Successful evaluation of IBDoc® with IBD Home from Telia Company

IBDoc® is present in the market for 6 years now and its efficiency and usefulness has been described many times by different research teams all over the world (1, 2, 3). All of these papers are evaluating IBDoc® as a stand-alone product but IBDoc® has the possibility to be integrated in a 3rd party application, thanks to its Application Programming Interface (API). In disease management of Inflammatory Bowel Disease (IBD) by healthcare professionals, this API allows for comprehensive remote monitoring including biomarker measurements by using only one patient application. For instance, a unique application can be used to answer Quality of Life (QoL) questionnaires, messaging to healthcare professionals and perform fecal calprotectin tests at home. With all these features, a patient can be followed for a long period of time and without the need to come to the hospital if it is not needed. For the healthcare professionals, it means that all the results provided by this application are available in one spot. With the rise of many different electronic systems, there is a clear benefit of such an integration tool, avoiding healthcare professionals having to interact with multiple dashboards and tools.

One country has been pioneering the benefits of this solution for the patients and the healthcare professionals early on: Sweden. In this post, we are presenting two evaluations of the IBD Home solution. The evaluations are in Swedish and below is a summary of the original articles: Capio St. Goran hospital evaluation and Västra Götaland region evaluation.

Back in 2017, Telia Company, a Swedish telecommunication provider, created an integrated solution for the patients in partnership with BÜHLMANN: an application allowing them to answer quality of life questionnaires, doing fecal calprotectin tests at home using IBDoc® and an easy logistic system having IBDoc® tests available at the nearest possible pharmacy. This solution, called IBD Home, allows the results to be shared with the healthcare professional through SWIBREG, the national quality register for IBD. This national program is in use all over the country and is available to any IBD patient in Sweden.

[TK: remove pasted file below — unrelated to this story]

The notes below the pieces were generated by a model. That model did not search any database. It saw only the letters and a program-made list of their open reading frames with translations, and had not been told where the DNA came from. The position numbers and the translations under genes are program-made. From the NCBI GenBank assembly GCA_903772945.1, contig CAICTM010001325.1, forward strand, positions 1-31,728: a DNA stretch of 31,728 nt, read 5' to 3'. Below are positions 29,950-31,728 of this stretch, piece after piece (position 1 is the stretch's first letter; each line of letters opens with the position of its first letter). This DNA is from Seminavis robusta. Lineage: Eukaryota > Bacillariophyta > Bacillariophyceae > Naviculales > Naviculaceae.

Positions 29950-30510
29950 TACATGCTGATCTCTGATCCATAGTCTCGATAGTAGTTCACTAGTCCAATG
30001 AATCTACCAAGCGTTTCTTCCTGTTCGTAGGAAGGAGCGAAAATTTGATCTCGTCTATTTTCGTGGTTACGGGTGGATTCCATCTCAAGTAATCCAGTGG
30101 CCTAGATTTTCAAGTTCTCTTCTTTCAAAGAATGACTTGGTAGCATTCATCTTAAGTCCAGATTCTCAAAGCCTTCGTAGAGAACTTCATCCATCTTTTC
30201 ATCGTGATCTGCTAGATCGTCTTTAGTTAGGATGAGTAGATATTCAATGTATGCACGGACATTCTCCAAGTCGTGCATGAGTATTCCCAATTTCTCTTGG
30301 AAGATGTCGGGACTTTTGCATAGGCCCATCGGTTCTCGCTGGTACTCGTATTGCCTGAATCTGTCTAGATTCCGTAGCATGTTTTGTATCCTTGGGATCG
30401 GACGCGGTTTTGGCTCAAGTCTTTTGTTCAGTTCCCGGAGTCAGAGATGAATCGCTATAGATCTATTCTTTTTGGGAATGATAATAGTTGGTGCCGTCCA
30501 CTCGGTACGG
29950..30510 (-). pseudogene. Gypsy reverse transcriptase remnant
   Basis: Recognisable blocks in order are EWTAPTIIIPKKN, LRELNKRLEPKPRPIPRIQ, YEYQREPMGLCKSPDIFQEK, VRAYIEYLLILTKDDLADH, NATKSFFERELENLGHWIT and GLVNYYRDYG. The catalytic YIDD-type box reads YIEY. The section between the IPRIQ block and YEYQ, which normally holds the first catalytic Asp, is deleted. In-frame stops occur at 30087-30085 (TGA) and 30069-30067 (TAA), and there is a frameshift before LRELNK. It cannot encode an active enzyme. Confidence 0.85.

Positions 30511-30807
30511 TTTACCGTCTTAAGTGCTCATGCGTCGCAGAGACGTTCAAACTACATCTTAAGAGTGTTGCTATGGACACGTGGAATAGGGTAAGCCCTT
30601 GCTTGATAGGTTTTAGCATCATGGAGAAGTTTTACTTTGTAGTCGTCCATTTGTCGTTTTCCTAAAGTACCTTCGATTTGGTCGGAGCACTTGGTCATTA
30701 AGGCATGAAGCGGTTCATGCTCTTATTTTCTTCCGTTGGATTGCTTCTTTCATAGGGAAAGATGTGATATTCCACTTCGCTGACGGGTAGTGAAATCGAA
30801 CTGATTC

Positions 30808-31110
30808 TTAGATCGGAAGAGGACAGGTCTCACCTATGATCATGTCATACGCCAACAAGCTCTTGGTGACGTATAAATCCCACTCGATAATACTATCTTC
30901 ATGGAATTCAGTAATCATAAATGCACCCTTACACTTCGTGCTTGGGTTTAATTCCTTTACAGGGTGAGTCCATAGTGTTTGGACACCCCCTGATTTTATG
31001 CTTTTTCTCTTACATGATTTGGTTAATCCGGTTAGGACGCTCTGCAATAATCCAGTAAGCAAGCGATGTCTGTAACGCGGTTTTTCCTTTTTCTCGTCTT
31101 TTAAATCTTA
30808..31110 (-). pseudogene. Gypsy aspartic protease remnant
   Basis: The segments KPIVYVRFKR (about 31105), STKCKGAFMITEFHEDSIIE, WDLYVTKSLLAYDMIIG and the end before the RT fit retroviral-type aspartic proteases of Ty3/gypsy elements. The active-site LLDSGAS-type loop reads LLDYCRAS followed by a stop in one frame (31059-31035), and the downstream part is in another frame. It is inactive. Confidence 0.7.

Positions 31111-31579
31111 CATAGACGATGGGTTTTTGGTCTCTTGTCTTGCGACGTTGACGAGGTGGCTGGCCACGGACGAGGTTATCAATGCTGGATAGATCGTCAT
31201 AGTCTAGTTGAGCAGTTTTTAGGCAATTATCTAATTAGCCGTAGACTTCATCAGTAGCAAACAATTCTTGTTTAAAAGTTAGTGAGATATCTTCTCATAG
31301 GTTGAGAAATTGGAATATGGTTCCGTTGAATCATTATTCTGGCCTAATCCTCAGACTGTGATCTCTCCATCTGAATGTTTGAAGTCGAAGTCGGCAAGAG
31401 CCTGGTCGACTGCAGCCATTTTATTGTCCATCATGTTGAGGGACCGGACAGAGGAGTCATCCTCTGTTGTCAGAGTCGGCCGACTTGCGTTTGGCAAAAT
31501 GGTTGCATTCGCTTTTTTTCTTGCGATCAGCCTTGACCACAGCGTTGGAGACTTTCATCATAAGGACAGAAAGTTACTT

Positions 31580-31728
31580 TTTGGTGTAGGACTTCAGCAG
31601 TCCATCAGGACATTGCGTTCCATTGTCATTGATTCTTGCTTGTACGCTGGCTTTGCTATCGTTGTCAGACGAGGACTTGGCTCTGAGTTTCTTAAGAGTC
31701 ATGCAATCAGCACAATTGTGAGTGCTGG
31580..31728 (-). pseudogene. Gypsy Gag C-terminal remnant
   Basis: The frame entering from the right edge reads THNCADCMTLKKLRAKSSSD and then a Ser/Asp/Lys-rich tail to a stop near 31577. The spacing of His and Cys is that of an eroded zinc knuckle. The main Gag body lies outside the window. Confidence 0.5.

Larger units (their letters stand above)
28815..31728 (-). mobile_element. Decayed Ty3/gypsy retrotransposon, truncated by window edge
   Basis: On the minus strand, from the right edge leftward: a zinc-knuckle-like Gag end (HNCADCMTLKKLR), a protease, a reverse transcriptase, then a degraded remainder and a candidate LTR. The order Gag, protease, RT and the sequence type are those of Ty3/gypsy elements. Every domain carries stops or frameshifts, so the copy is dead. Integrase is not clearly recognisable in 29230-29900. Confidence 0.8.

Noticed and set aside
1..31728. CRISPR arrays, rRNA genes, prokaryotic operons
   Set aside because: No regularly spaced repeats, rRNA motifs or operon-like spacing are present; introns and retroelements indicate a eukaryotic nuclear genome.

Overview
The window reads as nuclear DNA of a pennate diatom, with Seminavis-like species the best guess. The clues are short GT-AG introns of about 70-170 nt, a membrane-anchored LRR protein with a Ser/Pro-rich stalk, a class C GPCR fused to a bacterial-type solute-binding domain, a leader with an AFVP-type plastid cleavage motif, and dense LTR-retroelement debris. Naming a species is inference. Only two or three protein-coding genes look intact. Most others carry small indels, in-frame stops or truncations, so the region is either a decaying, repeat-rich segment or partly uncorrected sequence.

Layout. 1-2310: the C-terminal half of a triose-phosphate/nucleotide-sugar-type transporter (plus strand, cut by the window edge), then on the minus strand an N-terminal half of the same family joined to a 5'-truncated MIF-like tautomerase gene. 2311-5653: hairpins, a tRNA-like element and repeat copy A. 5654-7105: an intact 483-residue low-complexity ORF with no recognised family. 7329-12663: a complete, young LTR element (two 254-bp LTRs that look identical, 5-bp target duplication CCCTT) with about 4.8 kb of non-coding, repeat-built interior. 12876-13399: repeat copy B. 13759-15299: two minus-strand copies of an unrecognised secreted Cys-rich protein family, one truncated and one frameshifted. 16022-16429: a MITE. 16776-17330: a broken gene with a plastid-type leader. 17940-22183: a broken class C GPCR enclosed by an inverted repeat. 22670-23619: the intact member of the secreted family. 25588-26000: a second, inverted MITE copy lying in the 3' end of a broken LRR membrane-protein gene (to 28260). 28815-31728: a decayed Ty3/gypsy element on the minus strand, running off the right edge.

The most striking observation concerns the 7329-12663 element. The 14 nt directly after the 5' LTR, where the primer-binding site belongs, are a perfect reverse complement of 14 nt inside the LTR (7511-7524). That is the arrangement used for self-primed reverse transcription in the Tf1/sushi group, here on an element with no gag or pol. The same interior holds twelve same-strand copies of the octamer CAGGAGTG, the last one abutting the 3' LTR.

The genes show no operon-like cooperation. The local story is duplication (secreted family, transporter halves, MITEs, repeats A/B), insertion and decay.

Figure 1: Patients survey results

In 2020, the Capio St. Goran hospital wanted to implement this solution in their gastroenterology department. Within a few months, they were able to recruit about 70 patients to the program and completed an evaluation using surveys for the patients and the healthcare professionals. The response from patients was unequivocally positive. For most of them, IBD Home provides increased flexibility and security as they do not have to go to the lab and get their results immediately (Figure 1). After a few months of usage, 80% of the patients would recommend IBD Home to other patients in their situation.

In addition, the IBD nurse Birgitta Håkansson, participating in the program, stated that she felt that patients were more involved in their care (Figure 2). This resulted in improved conditions for the healthcare staff as well. Because more patients want and can take a larger own responsibility, the care staff can reduce the number phone calls and instead can focus on the patients which are actually in need for their resources.

Figure 2: Healthcare professionals survey results